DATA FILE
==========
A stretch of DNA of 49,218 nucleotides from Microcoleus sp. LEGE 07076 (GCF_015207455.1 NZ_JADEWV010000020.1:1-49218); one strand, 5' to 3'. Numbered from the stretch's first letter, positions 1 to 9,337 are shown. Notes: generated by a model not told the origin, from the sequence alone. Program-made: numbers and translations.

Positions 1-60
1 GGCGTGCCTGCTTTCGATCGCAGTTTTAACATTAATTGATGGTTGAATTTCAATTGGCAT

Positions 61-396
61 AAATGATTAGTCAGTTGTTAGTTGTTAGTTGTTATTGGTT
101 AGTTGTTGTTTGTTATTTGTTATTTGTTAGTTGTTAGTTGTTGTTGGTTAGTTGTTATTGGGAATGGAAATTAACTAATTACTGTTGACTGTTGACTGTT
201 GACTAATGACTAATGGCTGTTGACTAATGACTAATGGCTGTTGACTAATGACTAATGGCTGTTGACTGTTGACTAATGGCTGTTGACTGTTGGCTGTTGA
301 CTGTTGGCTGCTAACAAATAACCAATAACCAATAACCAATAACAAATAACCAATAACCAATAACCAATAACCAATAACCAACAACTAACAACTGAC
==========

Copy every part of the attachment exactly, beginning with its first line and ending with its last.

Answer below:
A stretch of DNA of 49,218 nucleotides from Microcoleus sp. LEGE 07076 (GCF_015207455.1 NZ_JADEWV010000020.1:1-49218); one strand, 5' to 3'. Numbered from the stretch's first letter, positions 1 to 9,337 are shown. Notes: generated by a model not told the origin, from the sequence alone. Program-made: numbers and translations.

Positions 1-60
1 GGCGTGCCTGCTTTCGATCGCAGTTTTAACATTAATTGATGGTTGAATTTCAATTGGCAT

Positions 61-396
61 AAATGATTAGTCAGTTGTTAGTTGTTAGTTGTTATTGGTT
101 AGTTGTTGTTTGTTATTTGTTATTTGTTAGTTGTTAGTTGTTGTTGGTTAGTTGTTATTGGGAATGGAAATTAACTAATTACTGTTGACTGTTGACTGTT
201 GACTAATGACTAATGGCTGTTGACTAATGACTAATGGCTGTTGACTAATGACTAATGGCTGTTGACTGTTGACTAATGGCTGTTGACTGTTGGCTGTTGA
301 CTGTTGGCTGCTAACAAATAACCAATAACCAATAACCAATAACAAATAACCAATAACCAATAACCAATAACCAATAACCAACAACTAACAACTGAC